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Judge denies restraining order for student who allegedly threatened professor

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UPDATE: 2:46 p.m. Jan. 26.

After a student threatened to kill his professor if she didn’t change his grade, a Torrance judge denied a request for a restraining order on Jan. 20.

El Camino’s request against 28-year-old student Dashiell Porter was denied by Judge Carol Boas Goodson in Torrance Municipal Court, according to a Daily Breeze article.

“It was denied because the judge is the one that makes that decision,” EC lawyer Michael Travis said.

The college was seeking the restraining order after Porter allegedly sent multiple death threats to his English teacher, Cynthia Somin, via Facebook Messenger.

According to the restraining order, on Dec. 26, 2015 Somin found 14 direct Facebook messages from Porter which he had sent from Jan. 6 – Dec. 8, 2015.

After attempts to get Student Development Director Greg Toya referred all questions to Community Relations Director Ann Garten because he said it was an active situation.

Garten then referred all questions to the Torrance Police Department.

Torrance PD did not release a copy of the restraining order because it had been filed at the Stanley Mosk Courthouse in downtown.

According to the copy of the temporary restraining order (TRO) received from Travis, the TRO was issued on Dec. 30, 2015.

The TRO indicated that Porter must stay 100 yards away from the school and Somin’s home and work until the Jan. 20 hearing.

Somin declined to speak to The Union on Monday, as she didn’t want to “dirty the water,” prior to Porter’s hearing scheduled for next Tuesday.

However, in an article from NBC, when asked about what went through her mind when she saw the messages she said, “I could be killed in my classroom, that my students could be harmed.”

“I’m always looking over my shoulder,” she added, in her interview with NBC. “Or I have to get a police escort.”

“I was very shocked and frightened for the professors and all of the students,” Allison Carr, English professor, said. “She was one of my evaluators and she put in a lot of time here at El Co.”

“According to her written statement, Somin said she was unaware of Facebook’s direct message feature until the day after Christmas, when she accessed them.

“The messages from Mr. Porter stated that he wanted to kill me for giving him a failing grade in my course,” she wrote.” according the Daily Breeze.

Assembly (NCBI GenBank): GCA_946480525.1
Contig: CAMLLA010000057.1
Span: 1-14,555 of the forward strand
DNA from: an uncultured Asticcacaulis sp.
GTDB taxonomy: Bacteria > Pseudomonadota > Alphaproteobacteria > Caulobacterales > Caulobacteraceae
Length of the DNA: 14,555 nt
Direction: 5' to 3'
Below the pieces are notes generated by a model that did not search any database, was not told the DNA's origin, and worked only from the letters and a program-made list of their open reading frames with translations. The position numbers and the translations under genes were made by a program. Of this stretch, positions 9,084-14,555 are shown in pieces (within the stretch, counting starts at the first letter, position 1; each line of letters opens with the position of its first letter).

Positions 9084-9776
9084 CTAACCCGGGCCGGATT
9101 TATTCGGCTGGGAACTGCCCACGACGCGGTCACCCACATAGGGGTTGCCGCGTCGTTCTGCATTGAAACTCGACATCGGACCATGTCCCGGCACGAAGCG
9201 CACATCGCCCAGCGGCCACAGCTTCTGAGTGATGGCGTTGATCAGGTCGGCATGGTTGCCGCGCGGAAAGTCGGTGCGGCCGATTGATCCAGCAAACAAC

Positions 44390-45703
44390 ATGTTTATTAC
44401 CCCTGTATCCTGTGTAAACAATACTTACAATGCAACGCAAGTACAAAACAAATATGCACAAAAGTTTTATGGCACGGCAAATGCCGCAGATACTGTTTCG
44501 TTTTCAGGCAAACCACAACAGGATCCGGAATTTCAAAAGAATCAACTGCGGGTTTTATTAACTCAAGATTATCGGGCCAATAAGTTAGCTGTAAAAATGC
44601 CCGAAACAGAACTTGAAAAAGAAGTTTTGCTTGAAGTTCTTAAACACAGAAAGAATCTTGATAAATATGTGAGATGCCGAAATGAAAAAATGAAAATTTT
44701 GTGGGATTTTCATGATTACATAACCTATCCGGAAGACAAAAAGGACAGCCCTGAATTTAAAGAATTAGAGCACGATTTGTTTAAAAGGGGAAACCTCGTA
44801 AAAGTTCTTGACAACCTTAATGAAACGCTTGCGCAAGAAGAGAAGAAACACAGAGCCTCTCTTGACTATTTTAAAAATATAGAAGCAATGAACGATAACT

Associate Dean of Humanities, Elise Geraghty, was surprised by the decision and expressed concern for professor Somin’s safety.

“It was an upsetting decision,” Geraghty said. “I thought based on what I saw, that a restraining order was warranted.”

Geraghty has not spoken to Somin about the issue, but said that she is still on her regular teaching schedule for the spring semester.

The college has yet to take any disciplinary action against Porter, and that decision will come from the Student Development Office.

After El Camino’s request for a restraining order was denied, students and staff weighed in on the situation.

La’Keysha Fairley, 19, creative writing major, expressed her concern about those around him in class.

“This should be taken as a serious matter. Maybe he should be separated from class for counseling at that time.”

While Brunei Terrell, 18, studio arts major, said that the matter needs to be known and looked into.

“It is still a threat,” Terrell said. “People who don’t have autism or any medical issues, (may not) take action. Whereas someone with autism may take action (with the threats).”

To the surprise of several people, it was the first time they had even heard of the threats.

Marqueeda Watson, Library Media Technician, said that she doesn’t know enough about the case to have an opinion on the denial of the restraining order.

“Because I’ve seen it go both ways,” Watson said. “I’ve seen a case that was frivolous be accepted. I’ve seen a case where there needed to a restraining order, but it wasn’t accepted, because there wasn’t enough on the case.”

Watson added that she was unaware of the threats at all.

“I haven’t heard about it but it’s shocking to me because that’s horrible,” Emily Horomitz, 21, child development major, said. “If you fail a class that’s on you it’s not the teacher’s fault. I feel less safe after hearing this.”

Ana Rojas, 22, business major, said that she feels safe on campus, but that there needs to be information given to the students in a hastier manner.

“It’s my first time hearing about it right now,” Rojas said. “I think he had the right to speak up for himself but not to threaten the teacher. I feel like students should be aware of what happened. There might be other students that don’t know about it. It’s better to publish what happened.”

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Judge denies restraining order for student who allegedly threatened professor